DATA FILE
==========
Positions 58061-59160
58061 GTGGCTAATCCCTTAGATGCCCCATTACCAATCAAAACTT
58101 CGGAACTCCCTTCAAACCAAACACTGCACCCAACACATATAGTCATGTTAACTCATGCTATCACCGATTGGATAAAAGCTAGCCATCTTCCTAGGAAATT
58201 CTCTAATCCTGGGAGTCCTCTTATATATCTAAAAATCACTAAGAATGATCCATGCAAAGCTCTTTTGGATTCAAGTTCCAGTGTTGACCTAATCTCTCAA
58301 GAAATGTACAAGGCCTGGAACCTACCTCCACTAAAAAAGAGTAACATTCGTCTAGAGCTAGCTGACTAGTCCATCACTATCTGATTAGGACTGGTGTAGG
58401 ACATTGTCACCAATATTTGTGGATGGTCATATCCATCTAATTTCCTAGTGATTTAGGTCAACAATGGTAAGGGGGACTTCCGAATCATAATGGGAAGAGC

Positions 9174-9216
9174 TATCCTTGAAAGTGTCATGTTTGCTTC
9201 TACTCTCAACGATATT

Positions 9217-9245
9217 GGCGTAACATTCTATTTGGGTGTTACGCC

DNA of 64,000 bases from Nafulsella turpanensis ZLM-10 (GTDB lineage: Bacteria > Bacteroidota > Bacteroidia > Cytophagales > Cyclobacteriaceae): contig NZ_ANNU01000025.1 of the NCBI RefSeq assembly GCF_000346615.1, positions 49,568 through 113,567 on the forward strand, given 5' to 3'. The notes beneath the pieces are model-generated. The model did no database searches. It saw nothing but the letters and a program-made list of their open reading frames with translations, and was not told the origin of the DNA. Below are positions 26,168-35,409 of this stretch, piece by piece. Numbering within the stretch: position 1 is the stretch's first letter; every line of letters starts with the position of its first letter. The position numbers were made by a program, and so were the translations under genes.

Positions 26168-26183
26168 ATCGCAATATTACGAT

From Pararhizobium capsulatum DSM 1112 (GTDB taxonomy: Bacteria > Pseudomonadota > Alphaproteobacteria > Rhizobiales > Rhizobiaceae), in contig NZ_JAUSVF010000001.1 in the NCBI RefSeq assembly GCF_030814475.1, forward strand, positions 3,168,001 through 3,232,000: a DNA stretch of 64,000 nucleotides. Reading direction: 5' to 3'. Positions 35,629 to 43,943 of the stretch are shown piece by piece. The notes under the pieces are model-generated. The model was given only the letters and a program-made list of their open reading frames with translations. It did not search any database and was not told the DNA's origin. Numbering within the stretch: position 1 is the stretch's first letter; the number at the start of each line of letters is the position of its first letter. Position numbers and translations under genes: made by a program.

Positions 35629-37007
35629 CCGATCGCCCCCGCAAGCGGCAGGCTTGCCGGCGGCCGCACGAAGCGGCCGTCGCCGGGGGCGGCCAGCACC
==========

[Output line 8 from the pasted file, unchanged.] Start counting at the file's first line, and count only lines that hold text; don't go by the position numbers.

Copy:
9174 TATCCTTGAAAGTGTCATGTTTGCTTC